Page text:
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Fiona Rawle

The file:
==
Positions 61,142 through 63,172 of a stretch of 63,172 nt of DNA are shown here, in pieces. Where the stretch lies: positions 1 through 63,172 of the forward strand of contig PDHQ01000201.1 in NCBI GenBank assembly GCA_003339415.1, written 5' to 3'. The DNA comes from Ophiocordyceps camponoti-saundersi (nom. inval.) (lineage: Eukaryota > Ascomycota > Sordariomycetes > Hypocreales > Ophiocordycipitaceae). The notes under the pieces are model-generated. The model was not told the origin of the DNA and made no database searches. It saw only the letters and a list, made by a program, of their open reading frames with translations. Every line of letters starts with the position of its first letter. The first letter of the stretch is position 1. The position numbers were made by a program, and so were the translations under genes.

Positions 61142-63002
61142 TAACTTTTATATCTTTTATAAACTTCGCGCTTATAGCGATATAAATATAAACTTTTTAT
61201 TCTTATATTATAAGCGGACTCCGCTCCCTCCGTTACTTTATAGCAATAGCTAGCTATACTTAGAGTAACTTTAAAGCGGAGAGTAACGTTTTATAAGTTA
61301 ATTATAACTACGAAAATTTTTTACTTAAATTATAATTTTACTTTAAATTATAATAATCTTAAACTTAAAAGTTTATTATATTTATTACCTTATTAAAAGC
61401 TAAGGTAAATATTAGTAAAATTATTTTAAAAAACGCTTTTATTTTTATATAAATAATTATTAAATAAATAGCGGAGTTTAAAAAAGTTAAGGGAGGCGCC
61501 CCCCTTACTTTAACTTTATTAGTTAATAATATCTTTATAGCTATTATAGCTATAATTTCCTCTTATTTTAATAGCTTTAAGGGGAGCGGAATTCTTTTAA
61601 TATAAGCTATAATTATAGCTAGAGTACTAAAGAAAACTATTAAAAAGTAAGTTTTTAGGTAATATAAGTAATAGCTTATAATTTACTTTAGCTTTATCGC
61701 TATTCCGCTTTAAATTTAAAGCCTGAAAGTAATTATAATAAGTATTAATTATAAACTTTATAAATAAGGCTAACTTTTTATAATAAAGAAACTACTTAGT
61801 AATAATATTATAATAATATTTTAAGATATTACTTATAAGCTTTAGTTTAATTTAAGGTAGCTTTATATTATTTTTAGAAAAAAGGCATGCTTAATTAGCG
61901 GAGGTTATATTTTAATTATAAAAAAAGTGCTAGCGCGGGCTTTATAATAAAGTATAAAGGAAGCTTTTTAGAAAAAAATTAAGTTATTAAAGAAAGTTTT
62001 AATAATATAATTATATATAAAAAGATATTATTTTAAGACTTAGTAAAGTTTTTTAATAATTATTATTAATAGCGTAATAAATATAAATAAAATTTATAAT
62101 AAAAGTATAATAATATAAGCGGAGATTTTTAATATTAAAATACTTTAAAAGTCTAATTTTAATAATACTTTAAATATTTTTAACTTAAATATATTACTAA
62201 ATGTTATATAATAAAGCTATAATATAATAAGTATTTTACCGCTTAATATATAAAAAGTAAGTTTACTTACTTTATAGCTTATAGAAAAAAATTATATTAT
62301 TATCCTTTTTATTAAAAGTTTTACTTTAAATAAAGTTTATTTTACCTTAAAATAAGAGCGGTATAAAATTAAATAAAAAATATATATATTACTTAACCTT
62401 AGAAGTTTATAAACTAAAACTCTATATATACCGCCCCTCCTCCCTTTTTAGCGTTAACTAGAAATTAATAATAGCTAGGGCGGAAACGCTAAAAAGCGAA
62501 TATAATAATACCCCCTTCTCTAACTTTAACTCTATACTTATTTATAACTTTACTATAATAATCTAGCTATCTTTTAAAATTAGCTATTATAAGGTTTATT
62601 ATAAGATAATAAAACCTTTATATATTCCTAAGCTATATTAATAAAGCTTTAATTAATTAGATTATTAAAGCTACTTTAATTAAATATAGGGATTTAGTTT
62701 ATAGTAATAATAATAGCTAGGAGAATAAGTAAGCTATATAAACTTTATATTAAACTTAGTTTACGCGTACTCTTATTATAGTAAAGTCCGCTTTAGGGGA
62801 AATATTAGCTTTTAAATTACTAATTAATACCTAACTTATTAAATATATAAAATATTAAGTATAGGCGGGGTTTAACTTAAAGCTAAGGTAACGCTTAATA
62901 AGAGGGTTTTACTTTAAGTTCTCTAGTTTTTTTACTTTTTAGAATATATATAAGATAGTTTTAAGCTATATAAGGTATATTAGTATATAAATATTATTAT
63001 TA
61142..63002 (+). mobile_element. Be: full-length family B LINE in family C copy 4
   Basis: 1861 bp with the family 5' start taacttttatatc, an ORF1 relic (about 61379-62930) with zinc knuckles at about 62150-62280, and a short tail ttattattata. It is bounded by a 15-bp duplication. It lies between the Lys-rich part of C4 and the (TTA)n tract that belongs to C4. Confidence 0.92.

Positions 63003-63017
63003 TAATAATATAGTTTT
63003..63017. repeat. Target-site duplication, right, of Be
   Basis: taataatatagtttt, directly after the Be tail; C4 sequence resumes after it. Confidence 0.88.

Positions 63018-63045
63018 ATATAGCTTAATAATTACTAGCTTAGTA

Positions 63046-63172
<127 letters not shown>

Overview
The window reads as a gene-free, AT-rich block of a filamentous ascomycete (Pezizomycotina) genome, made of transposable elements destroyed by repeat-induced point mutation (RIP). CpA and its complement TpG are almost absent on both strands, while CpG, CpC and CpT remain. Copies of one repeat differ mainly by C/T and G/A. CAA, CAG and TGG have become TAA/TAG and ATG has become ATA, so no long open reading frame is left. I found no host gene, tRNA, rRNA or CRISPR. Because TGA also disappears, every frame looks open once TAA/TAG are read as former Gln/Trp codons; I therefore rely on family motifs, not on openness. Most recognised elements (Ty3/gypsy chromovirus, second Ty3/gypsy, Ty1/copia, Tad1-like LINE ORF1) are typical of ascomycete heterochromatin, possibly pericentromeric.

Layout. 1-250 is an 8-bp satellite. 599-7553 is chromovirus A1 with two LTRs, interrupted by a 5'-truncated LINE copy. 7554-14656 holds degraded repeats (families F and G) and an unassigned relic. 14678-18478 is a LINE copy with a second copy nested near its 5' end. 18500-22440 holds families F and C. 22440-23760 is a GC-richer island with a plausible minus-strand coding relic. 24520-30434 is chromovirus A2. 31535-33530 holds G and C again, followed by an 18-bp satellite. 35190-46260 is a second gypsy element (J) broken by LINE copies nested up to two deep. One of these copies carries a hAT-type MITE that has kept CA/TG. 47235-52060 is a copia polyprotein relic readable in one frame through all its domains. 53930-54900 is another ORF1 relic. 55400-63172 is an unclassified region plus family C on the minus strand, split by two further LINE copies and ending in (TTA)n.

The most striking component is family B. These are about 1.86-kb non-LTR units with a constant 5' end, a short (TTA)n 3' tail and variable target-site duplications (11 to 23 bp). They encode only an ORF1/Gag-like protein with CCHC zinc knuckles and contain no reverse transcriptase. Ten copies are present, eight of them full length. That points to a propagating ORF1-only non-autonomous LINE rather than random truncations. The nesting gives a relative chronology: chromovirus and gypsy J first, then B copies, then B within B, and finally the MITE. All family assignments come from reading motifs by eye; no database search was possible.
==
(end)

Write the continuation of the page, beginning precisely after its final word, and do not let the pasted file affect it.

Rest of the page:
Complete genetic linkage no crossing over only parental forms Incomplete genetic linkage more common mixture of parentalrecombinant Recombination frequency rno of recombinant gametestotal no of meioses varies between different pairs of genes depending on distance between the genes 101 Sickle cell disease SCD autosomal recessive SCD is caused by structural abnormality of Hb affects in carrying capacity of O Hb has hundreds of variants most are rare Symptoms include severe muscle pain when sickleshaped blood cells 2in the circulation are numerous enough to reduce blood flow in small vessels leading to Odeprivation in tissues causing pain and longterm damage Sickled RBCs are easily damaged and are removed from the circulatory systemcannot be replaced 2 quickly enough leading to chronic anemia Hb are tetramers with two globintwo globin Most common form is HbA Each carries one heme iron which reversibly binds to O141aa 146aa are structurallyfunctionally similar 3 2exons 2 introns SCD is caused by a single base pair substitution in the globin Two abnormalplus two normal abnormal Hb instability can cause Hb to collapse to linear crystallike molecules this causes deformation of RBCs Heterozygotes some Hb are abnormal most normal so no anemia have mild symptoms 102 Gel electrophoresis separates the Hb molecules of each type in an electric field based on differences on size shapecharge Migrate from negative to positive end Rates of migration are determined by the characteristics of the proteins Most common material used are agarosepolyacrylamide as they dont interact with proteins or nucleic acids Different globin genotypes have different electrophoretic mobility the characteristic rate of migration of a protein Densitometry measures how much light is blocked from passing through the gel by the protein in a band Twostep approach called peptide fingerprint analysis Hb is broken down into many fragmentsseparated by Gel electrophoresis and are next separated in chromatography Analysis of the peptide fragment of mutant and normal Hb showed one aa difference Val on position 6 instead of Glu The most common type of difference between individuals of the same species is SNPs single nucleotide polymorphisms SNPs are important genetic markers are transmitted genetically usually in unexpressed gene no phenotypic effect Restriction endonucleases multiple cloning sitespolylinker Inherited variability in the number or length of restriction fragments produces is called RFLP restriction fragment length polymorphism RE are palindromes produce either blunt no ssDNA or sticky ends short ssDNA SNPs can either destroy or create a restriction sequence can also change fragment length Ethidium bromide EtBr allows detection of DNA or RNA fragments in gels but is not specific to one gene it binds to DNA or RNA molecules exposure to UV makes it emit fluorescence General protein stains are nonspecific too Southern northern and western blotting The pairing of complementary sequences between the probe and target nucleic acid is called hybridization The SNP mutation causing SCD destroys a restriction sequence s leading to an RFLP that can be detected by southern blotting two instead of three for RE Ddel Northern blotting wont be useful since same length mRNA is produced but western blotting is useful 103 most Hb variants are rare arose C thEthindependently affects same codon as S in adjacent nucleotide 6 position Glu to Lys in west Africa and 26 position Glu to Lys in Southeast asia and pacific islands Malaria and SCD heterozygote advantage causes populations to keep both normal and mutant allele balanced by homozygote disadvantage while leads to equilibrium frequency gain of mutant alleleloss Heterozygotes of SCD advantage is based on the shorter average life span of RBCs which interrupts the development cycle of the Plasmodium larvae 111 Bacteria C are circular They are variable in size carry essential genes Bacteria and archaeal C are densely packed to form a small region called the nucleoid Bacteria C are packed in two ways protein helps organize the bacteria into loops that pack C into the nucleoidthe circular DNA undergoes supercoiling Negative supercoiling most common twists DNA in opposite direction to the helical twist and positive supercoiling twists the DNA in the same direction as the double helix Topoisomerases partially unwind supercoiled DNA to relieve stress 112 Eukaryotes The DNA and associated proteins of a C is called chromatin Each C isproteinDNAof the proteins are histones There are 5 types of histones H1 H2A H2B H3 and H4 Highly conserved Octamer 2 of H2A H2B form dimers H3 and H4 form dimers A span of DNA core DNA 146bp wraps around each octamer to form a nucleosome first level of condensation10nm beadsonstring The variable length of DNA between nucleosomes is called linker DNA Solenoid structure 30nm forms due to 10nm coiling 68 nucleosomes per turn and H1 stabilizing it Scaffold 300nm composed of filamentous nonhistone proteins Chromatin loops are anchored to scaffold by nonhistones at MARs matrix attachment regions C compaction allows for efficient separation of c at anaphase Active transcription takes place in segments of loops distant from MARs larger loops have more active transcription Replication fork passes nucleosomes breaks down H3H4 tetramers reassociate randomly with one of the sister chromatids H2AH2B dimers disassemble and are reassembled from new and old histones Chromatin remodeling nucleosomes must displace to expose promoter and other regulatory sequences Chemical modifications to histones in nucleosomes are epigenetic marks takes place at Nterminal consist of additionremoval of chemical groups and these control how tightly DNA and nucleosomes bind together 113 Centromeres divide C into arms of unequal length short arm is p armlong arm iscentromere near the middle of C submetacentricacrocentric close to one endq arm Metacentrictelocentric at the tip of the C no p arm Chromosome banding identifies each c in a karyotype G giemsa banding standard for human c banding Chromosome condensation varies from one part of a chromosome to another region that contain actively expressed genes are less condensed during interphase are called euchromatin Regions that remain condensed during interphase and contain fewer expressed genes are called heterochromatin facultative variable levels of condensation related to transcription levels and constitutive permanently condensed found in centro and telomeres Repetitive DNA sequence in centromeres facilitate binding of kinetochore proteins and spindle microtubules S cerevisiae 16 centromeres different sequences called CEN sequences CDEI 8bp RTCARTG CDEII 90 AT microtubule attachment site CDEIII 26bp mainly AT CENPA variant form of H3 takes it place in centromeric nucleosomes its Nterminal allows the binding of kinetochore proteins to the centromere In situ hybridization uses molecular probes labeled with fluorescence or radioactivity to detect their target sequence 114 The chromatin of eukaryotes is a prominent difference between eukaryote and bacterial genomes Structure of chromatin is imp in controlling gene transcription C are not uniformly distributed in nucleus C are partitioned into specific regions c territoriesrelated to gene activity during interphase C dont occupy the same territory in each nucleus but once confined to a territory doesnt leave until the M phase is initiated c are active within their territories C appear to be anchored in their territories by centromeres Interchromosomal domains are regions between territorieschannels for movement of proteins and RNA Early replicating parts of chromosomes are near the center of the nucleus and late replicating parts are near the periphery due to greater access to needed proteins and enzymesfaster dispersal of RNA transcripts Changes in level of compaction regulate access to DNA by proteins Position effect variegation PEV Gene expression can be silenced by the genes chromosomal positionsilencing is a feature of chromatin structure that can be transmittedMutations modifying PEV led to identification of proteins that play a role in establishing and maintaining chromatin structures two types of mutations Evar enhanceencourage the spread of heterochromatin beyond its normal boundaries Suvar suppressors restrict the spread of heterochromatin or interfere with its function Important Features of Epigenetic Modification1Alters chromatin structure 2Transmissible 3Reversible 4Directly associated with gene transcription 5Does not alter DNA sequence Specific patterns of histone modification correlate with the formation of chromatin structure Chromatin state is regularly remodeled by processes that activate and silence chromosome regions and genes HP1 is encoded by a Suvar gene it binds to nucleosomes that have Lys 9 of histone H3 methylatedmost common epigenetic modifications of h